The Windows security subsystem is a set of components that manage and enforce the security policy for a computer or domain. The Local Security Authority (LSA) is the main component responsible for local security policy and user authentication. The LSA includes multiple dynamic link libraries (DLLs) associated with various other security functions, all of which run in the context of the LSA Subsystem Service (LSASS) lsass.exe process. 
Adversaries may target lsass.exe drivers to obtain execution and/or persistence. By either replacing or adding illegitimate drivers (e.g., DLL Side-Loading or DLL Search Order Hijacking), an adversary can achieve arbitrary code execution triggered by continuous LSA operations.
Wingbird drops a malicious file (sspisrv.dll) alongside a copy of lsass.exe, which is used to register a service that loads sspisrv.dll as a driver. The payload of the malicious driver (located in its entry-point function) is executed when loaded by lsass.exe before the spoofed service becomes unstable and crashes.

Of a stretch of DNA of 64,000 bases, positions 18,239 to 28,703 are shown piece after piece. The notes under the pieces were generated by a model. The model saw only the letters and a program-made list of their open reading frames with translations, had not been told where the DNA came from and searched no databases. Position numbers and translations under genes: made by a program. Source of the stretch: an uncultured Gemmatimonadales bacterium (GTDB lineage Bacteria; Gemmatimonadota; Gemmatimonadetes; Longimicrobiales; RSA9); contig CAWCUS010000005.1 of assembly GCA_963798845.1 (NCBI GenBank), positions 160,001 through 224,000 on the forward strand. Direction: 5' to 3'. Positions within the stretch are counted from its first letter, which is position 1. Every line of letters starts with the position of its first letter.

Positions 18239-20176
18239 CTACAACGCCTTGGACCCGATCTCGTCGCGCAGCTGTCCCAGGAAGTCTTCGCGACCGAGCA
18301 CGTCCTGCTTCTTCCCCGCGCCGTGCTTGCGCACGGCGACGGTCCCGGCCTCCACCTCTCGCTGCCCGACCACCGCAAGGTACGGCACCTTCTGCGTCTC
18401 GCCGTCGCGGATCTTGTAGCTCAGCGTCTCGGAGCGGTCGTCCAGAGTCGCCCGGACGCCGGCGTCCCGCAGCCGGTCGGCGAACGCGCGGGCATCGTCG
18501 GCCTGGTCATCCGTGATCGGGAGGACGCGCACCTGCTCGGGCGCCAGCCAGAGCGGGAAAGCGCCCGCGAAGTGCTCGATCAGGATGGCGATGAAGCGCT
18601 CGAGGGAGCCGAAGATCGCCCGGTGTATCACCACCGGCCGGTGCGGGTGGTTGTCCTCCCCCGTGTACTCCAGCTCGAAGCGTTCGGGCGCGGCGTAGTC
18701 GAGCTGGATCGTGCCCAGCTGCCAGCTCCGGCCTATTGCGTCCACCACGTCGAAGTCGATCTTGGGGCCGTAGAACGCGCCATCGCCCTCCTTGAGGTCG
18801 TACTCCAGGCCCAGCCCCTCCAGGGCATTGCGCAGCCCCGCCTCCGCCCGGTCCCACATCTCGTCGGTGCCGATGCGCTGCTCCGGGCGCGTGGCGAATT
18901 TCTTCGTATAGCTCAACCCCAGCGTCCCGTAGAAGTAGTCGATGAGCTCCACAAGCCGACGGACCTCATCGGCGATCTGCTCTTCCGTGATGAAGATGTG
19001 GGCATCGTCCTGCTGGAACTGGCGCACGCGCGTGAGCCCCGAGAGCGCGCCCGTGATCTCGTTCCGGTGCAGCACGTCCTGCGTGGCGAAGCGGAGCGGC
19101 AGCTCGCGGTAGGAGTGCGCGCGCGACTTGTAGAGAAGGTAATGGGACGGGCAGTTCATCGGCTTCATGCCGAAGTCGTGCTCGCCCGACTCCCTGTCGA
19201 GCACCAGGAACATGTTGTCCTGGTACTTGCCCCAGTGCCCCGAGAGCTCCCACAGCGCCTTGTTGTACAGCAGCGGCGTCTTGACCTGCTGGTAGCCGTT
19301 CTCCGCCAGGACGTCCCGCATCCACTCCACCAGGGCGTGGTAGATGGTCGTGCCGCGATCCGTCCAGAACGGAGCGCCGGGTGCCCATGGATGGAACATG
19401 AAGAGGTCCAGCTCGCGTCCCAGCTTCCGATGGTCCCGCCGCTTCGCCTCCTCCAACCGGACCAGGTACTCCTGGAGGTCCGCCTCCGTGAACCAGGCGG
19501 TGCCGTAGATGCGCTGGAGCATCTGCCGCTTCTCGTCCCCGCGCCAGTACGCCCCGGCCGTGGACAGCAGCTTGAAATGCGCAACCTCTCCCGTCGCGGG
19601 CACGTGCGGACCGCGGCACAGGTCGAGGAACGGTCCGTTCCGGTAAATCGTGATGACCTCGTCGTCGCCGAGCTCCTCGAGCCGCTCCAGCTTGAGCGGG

On Windows 8.1 and Server 2012 R2, enable LSA Protection by setting the Registry key
|Credential Access Protection||
On Windows 10 and Server 2016, enable Windows Defender Credential Guard to run lsass.exe in an isolated virtualized environment without any device drivers.
|Restrict Library Loading||
Ensure safe DLL search mode is enabled
With LSA Protection enabled, monitor the event logs (Events 3033 and 3063) for failed attempts to load LSA plug-ins and drivers. 
Utilize the Sysinternals Autoruns/Autorunsc utility  to examine loaded drivers associated with the LSA.
Utilize the Sysinternals Process Monitor utility to monitor DLL load operations in lsass.exe. 
- Microsoft. (n.d.). Security Subsystem Architecture. Retrieved November 27, 2017.
- Microsoft. (n.d.). Dynamic-Link Library Security. Retrieved November 27, 2017.
- Microsoft. (2014, March 12). Configuring Additional LSA Protection. Retrieved November 27, 2017.
- Anthe, C. et al. (2016, December 14). Microsoft Security Intelligence Report Volume 21. Retrieved November 27, 2017.